1. I think those are the important questions to ask. In some fields, I would say it would be smart to avoid all together, but in others, it will be key that the workforce keeps their eye on the movement of AI into their industry. Sadly, there will not be much that a lot of workers can do. We will find ourselves with a workforce that has a set of skills that are no longer useful. It will be up to the government to find ways of retraining an entire generation of workers.

  2. I am glad to find out that a robot is less likely to take my job. I do see this coming as well. I had just finished this weeks ted talks that spoke more about this. In Kevin Kelley’s Ted Talk, he states that AI will create more job than they replace. I can see some industries being more affected than others.

    I had never hear of strong AI. If what we are experiencing now is considered weak. Strong AI should be pretty amazing and transformative.

    1. It’s hard for me to back any prediction that AI will create more jobs than it destroys just yet. What really worries me is how it will continue to make income inequality in the US an even more polarizing issue. Not to mention our social systems like SS and Unemployment may not be able to handle such an influx of a displaced workforce.

  3. Interesting and equally concerning post! Obviously as technology progresses this has become a worry of some but I didn’t think it was as much of a concern for myself as I am now. Especially when it comes to consulting (my future job), data analysis and suggestions can easily be altered by the use of machines and robots. It is interesting to think if there is a way to incorporate them into our jobs rather then have them completely replace humans, and if that is the case if the effects will create efficiency or more inefficiency because of the fact that the human is working with the robot.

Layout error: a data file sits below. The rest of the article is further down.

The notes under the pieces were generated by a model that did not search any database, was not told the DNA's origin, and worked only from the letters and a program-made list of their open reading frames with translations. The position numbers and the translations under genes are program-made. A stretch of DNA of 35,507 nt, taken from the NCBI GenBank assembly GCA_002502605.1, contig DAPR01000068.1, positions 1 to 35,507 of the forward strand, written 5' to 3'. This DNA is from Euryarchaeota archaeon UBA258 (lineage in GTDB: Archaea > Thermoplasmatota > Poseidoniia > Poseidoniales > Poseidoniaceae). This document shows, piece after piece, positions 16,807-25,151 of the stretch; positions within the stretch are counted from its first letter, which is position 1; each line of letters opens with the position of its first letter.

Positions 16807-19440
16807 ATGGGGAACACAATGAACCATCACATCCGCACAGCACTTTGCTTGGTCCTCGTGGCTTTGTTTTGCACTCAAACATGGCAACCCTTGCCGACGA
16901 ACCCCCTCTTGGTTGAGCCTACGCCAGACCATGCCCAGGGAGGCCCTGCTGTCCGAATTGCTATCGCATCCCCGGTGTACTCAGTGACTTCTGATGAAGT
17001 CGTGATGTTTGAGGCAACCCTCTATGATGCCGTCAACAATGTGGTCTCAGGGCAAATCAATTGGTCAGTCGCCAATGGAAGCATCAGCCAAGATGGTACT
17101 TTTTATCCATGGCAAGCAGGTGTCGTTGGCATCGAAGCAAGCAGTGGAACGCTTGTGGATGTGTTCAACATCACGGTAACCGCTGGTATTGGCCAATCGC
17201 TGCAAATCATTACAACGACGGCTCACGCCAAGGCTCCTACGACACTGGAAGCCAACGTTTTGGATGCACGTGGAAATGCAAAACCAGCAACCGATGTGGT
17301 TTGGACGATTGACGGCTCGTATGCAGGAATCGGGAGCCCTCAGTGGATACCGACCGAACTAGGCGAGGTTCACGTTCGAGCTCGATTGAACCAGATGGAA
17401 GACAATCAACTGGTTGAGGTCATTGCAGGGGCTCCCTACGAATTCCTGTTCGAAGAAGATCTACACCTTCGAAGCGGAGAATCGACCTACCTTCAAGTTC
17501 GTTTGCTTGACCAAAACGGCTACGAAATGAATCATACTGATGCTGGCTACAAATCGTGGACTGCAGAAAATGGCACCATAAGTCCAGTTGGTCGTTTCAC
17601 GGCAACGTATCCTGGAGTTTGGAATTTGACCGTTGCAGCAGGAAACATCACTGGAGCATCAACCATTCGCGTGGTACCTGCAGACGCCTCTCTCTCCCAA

1. Consulting is surprisingly going to go untouched by much of this disruption. The reason? I think it is because consulting groups will actually be the very organizations that catalyze the adoption of such technologies, especially as AI tech will continue to cut costs and increase top-line growth.

  4. Very relevant posts that made me think about all the tweets I’m seeing our class retweet because AI is being tested and attempted to be put into pretty much everything. It is great to see technological advances coming, but it is also a immense concern for jobs. Thankfully, my or my parents jobs are safe presumably but how will AI affect the economy, unemployment rate, and poverty? These huge companies will invest millions for AI and then will they just cut thousands of employees they will replace? Hopefully some will implant AI to improve their processes but not completely replace their current structure.

  5. Nice post. It will certainly be interesting to see how AI reshapes society. We’ll deal with this very issue (and what should be done about it) in class before the end of the semester. This issue is certainly not going away.